Guide to the Changes to Stamp Duty
The Listentotaxman guide to the changes to Stamp duty from the 4th of Dec 2014.Wed, 03 Dec 2014
If you are buying a house after the 3rd of December 2014, chances are you will be paying a lot less in Stamp Duty, thanks to George Osborne's surprise announcement today. Stamp Duty will see a total revamp. The old flat rate system has been replaced by a gradually increasing tax, tied to the increasing value of the property. Those who will gain from the new changes are basically anyone buying a house for less than £930,000.
Up until now, once you went over a threshold, you paid tax on the whole purchase price at that higher rate of tax. For example, on a £260,000 home, you paid 3% on the whole price = £7,800. Regardless of the fact that the rate from £125,001 to £250,000 was 1%, and only increased to 3% after the value went over £250,001.
The new system uses thresholds, rather like the PAYE tax system, to establish how much stamp duty is owing. The first £125,000 paid for a house has no tax owing on it. Once you go over that £125,000 threshold, you pay tax at a rate of 2% on the amount above £125,000, up to £250,000, and so on. So for the same example as used above, a property valued at £26,000, there is no tax up to £125,000, it's 2% from £125,001 to £250,000, 5% from £250,001 to £260,000. The total Stamp Duty owing under the new system is £3,000. This means a saving of £4,800. See the table below for a better idea of the savings to be had under the new system.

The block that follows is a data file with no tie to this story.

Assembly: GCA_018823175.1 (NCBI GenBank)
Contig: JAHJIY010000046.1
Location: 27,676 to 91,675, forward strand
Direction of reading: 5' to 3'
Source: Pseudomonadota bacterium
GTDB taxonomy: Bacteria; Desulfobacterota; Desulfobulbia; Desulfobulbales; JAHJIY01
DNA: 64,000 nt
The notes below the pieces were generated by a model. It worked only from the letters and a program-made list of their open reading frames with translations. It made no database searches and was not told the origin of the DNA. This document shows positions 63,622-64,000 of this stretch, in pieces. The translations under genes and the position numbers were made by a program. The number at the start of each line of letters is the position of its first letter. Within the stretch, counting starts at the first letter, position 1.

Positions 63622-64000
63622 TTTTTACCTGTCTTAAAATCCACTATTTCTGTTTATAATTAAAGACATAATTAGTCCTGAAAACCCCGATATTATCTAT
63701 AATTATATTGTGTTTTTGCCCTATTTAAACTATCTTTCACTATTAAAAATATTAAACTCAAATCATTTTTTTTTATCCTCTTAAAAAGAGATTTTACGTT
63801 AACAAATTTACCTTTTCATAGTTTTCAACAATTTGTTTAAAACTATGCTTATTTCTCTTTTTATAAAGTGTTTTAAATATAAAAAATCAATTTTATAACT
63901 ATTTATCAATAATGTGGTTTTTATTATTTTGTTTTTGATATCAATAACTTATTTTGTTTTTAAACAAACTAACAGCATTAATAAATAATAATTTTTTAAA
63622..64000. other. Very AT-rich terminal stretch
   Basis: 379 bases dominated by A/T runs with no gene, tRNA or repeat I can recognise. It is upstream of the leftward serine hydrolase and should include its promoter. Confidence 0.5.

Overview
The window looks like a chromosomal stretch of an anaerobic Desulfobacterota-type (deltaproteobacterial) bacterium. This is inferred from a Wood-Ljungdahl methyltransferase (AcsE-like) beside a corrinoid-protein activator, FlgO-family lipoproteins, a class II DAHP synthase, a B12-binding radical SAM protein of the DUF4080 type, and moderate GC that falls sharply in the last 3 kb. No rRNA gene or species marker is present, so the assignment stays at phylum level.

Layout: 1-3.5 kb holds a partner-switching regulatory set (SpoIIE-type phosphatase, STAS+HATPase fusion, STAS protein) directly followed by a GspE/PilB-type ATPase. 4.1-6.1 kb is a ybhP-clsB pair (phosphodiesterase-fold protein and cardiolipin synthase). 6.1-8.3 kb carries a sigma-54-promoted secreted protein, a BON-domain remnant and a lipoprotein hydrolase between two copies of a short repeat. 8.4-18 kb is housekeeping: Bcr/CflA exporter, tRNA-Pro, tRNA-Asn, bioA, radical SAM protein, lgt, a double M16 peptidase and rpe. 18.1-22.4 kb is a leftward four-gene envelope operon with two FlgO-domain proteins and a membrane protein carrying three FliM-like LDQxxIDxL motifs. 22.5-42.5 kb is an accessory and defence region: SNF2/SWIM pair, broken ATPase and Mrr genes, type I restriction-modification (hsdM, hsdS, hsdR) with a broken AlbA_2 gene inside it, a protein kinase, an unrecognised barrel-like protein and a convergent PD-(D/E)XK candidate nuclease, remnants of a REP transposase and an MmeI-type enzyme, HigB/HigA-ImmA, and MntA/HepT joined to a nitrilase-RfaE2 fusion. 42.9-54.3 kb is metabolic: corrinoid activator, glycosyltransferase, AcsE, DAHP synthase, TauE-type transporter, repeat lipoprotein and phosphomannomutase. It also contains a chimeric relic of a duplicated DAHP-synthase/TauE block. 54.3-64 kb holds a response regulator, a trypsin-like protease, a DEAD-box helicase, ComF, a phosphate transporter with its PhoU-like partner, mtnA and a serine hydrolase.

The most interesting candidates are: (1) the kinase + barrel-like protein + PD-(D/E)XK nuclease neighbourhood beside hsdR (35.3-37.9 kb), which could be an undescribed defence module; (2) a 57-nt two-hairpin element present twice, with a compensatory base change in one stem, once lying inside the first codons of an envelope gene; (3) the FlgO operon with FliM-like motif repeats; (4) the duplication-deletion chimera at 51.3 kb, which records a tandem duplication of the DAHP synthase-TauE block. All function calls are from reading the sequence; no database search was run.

New Stamp Duty Tax Bands and Rates
|Property Value Bands||Rate of Tax charged|
|£0 - £125,000||0%|
|£250,000 - £925,000||5%|
|£925,000- £1.5 million||10%|
|£1.5 million +||12%|
Old v New Stamp Duty System- Comparison of How Much Tax Due
|House Value||Old System||New System|
The new Stamp Duty system will be in place throughout the UK from the 4th of December 2014. There may be changes to the thresholds and rates in Scotland after April 1st though.